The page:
Air National Guard units are always rewarding to visit for so many reasons. Personnel are always fantastic hosts, highly experienced, know their aircraft rivet by rivet, and of course are true patriots of their nation. Master Sergeants, Tech Sergeants and Senior Master Sergeants provide so much insight into any aspect of a mission, which in conversation always tends to flow eloquently and easily; experience is priceless. The wing has 826 authorised personnel of whom 350 are full time; the balance comprises traditional guardsmen. The predominance of personnel lives in Fairbanks, the main city close to Eielson, and Anchorage 350 miles to the south. Explaining the wing’s articulation, Lt Col Doyle said it’s a tenant unit at Eielson that undertakes federally funded operations in Title 10 of the US Code. He said: “When we work for the federal government, the President, we conduct wartime tasking, the so-called o plans. Guardsmen can either be called up involuntarily and brought to active duty status or they can volunteer for active-duty service. Our everyday training lines are undertaken when working for the state governor, most of which is supporting the active-duty Air Force and its training missions, which helps to accomplish our training to keep us ready. “Our war tasking is primarily to support an air bridge to the Pacific theatre from Alaska, a very strategic region. Eielson is located at roughly an equal distance to Norfolk, Virginia as it is to Tokyo. We can get to any destination in the northern hemisphere in roughly 12 hours from base.

Does the wing, then, as a matter of standard procedure, fly across the pole to reach destinations in the northern hemisphere? “We could,” replied Lt Col Doyle, “but most of the places we head to do not require us to go that far north. When we deploy to Germany we only go to 75° North, on the great circle routing. We call this a polar route, and tend to take such a route to get to places as RAF Mildenhall in the UK, which is about an eight-hour flight. Iceland is about six hours, Germany nine hours. Each route takes us pretty far north.” Discussing some of the air refuelling tracks used by the Alaska guard tankers, Lt Col Doyle explained that one track called 508 runs past Alaska from the lower 48 and straight towards Japan. Another, designated 505, is route that runs between Europe and Asia. Each track, tracks both ways. Located over cold, choppy northern ocean, when using the 508 track, mission planners must consider the water temperature and the sea state. There are occasions when the route cannot be used to drag fighters, because in the event of an emergency and the crew having to eject the odds of survival are much lower. Under such conditions the tracks used are much further south to Hawaii. Doyle said: “In peace time, depending on where aircraft are transiting to, Eielson serves as the primary staging airfield between the lower 48 and Asia, because of the great circle route which passes right by Alaska. Generally, the 168th handles aircraft going to or from Japan and the Korean peninsula.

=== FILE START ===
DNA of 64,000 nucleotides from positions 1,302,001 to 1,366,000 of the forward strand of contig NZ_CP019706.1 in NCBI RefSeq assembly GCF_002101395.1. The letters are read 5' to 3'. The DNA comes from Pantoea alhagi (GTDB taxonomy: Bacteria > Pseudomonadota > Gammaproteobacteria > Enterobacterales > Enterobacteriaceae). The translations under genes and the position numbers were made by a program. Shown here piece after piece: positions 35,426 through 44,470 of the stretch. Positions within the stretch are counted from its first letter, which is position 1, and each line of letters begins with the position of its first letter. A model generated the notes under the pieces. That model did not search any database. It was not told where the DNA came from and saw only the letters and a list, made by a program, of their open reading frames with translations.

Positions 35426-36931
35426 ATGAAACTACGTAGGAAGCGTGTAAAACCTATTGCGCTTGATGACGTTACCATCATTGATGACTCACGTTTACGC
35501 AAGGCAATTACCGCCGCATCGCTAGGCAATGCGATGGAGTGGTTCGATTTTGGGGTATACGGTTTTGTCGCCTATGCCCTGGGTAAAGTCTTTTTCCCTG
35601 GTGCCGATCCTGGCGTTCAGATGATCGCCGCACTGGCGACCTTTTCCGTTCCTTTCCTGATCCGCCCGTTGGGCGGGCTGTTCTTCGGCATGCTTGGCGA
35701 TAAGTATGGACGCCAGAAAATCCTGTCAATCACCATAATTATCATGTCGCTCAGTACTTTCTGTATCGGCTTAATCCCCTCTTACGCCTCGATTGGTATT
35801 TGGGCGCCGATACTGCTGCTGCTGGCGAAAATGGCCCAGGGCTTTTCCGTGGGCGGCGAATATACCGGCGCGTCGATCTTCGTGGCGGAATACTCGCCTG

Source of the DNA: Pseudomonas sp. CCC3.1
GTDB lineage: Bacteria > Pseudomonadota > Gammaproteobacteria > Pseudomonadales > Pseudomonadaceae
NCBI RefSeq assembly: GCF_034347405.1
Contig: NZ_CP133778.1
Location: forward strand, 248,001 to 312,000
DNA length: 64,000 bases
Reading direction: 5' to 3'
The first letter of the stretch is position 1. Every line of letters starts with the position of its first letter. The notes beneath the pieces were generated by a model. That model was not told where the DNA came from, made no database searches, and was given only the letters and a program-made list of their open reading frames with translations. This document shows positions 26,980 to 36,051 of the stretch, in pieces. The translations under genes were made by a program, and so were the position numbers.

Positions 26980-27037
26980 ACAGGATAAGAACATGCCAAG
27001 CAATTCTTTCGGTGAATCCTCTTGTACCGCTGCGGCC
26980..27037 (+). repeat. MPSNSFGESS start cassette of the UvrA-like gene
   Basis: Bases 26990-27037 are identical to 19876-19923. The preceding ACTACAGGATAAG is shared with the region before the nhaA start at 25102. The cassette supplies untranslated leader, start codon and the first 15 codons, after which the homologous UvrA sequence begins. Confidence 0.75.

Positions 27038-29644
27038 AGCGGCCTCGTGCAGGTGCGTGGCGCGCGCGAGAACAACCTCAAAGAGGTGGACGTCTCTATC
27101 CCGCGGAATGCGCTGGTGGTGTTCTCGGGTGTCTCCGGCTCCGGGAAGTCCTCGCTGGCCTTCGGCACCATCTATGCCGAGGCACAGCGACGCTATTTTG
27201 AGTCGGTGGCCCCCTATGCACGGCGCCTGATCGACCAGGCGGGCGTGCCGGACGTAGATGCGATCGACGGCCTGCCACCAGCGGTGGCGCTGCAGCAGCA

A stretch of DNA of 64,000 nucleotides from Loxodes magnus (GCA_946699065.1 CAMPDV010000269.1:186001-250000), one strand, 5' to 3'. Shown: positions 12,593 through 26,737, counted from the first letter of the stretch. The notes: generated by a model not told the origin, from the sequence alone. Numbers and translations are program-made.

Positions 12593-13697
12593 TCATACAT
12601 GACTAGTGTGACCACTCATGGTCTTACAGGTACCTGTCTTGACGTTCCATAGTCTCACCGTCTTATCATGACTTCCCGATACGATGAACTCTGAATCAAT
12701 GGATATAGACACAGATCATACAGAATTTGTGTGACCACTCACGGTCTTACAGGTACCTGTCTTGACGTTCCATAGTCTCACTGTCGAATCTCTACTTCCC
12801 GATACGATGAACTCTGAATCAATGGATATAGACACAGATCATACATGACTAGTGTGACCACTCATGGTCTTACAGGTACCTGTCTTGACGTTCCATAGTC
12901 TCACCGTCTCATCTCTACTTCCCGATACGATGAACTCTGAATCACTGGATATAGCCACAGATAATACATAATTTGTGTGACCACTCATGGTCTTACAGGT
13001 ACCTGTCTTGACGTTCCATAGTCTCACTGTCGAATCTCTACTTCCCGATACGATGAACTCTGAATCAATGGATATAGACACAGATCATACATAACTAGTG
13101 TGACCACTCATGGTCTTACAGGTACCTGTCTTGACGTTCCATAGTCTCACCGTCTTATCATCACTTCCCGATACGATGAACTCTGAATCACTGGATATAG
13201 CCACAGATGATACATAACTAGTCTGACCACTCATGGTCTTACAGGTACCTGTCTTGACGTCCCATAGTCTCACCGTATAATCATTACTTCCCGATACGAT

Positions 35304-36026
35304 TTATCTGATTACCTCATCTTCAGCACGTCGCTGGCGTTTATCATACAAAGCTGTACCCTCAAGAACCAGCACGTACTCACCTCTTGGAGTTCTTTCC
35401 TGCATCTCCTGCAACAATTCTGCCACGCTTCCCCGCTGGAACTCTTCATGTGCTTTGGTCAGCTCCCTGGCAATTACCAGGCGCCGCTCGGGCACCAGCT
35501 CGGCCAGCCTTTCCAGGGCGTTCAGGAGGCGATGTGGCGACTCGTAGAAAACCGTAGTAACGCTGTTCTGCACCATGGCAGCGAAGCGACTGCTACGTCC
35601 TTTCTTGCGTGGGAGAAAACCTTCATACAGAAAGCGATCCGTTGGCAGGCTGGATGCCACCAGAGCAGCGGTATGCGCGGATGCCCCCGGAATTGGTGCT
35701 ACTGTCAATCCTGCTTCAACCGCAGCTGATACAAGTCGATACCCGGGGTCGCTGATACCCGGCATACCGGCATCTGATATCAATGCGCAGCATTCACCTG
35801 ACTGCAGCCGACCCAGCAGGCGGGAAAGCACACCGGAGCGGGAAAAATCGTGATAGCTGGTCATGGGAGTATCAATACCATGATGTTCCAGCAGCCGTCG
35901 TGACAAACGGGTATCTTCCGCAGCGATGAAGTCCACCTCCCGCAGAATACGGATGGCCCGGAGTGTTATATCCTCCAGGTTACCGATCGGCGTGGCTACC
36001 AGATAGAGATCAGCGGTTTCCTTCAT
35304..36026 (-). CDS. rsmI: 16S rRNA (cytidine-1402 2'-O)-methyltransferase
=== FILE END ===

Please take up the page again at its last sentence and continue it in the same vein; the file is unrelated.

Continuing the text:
“We deploy to the CENTCOM and PACOM areas of responsibility, for which, primarily our DSGs [drill status guardsmen] are activated to support operations on an as-needed basis. In addition to that tasking we conduct voluntary missions for either Air Mobility Command, Pacific Air Forces or the National Guard Bureau usually to meet the needs of whatever receivers need aerial refuelling.” Once a year, the 168th deploys to Geilenkirchen Air Base, Germany to support the NATO Airborne Early Warning Force providing the aircrews with good training in European airspace, which is a lot different from Alaska. The 168th is the only tanker unit based in Alaska, and is primarily a part-time force, yet it is able to fulfil between 40 and 50% of the requirements for aerial refuelling in Alaska and the northern Pacific. The balance of requirements is met by other units deploying to Eielson on TDY, which means the Alaskan guardsmen can train cooperatively with the visiting units. As arctic experts on the KC-135, the wing receives lots of questions about operating in the extreme cold conditions of Alaska during the winter months.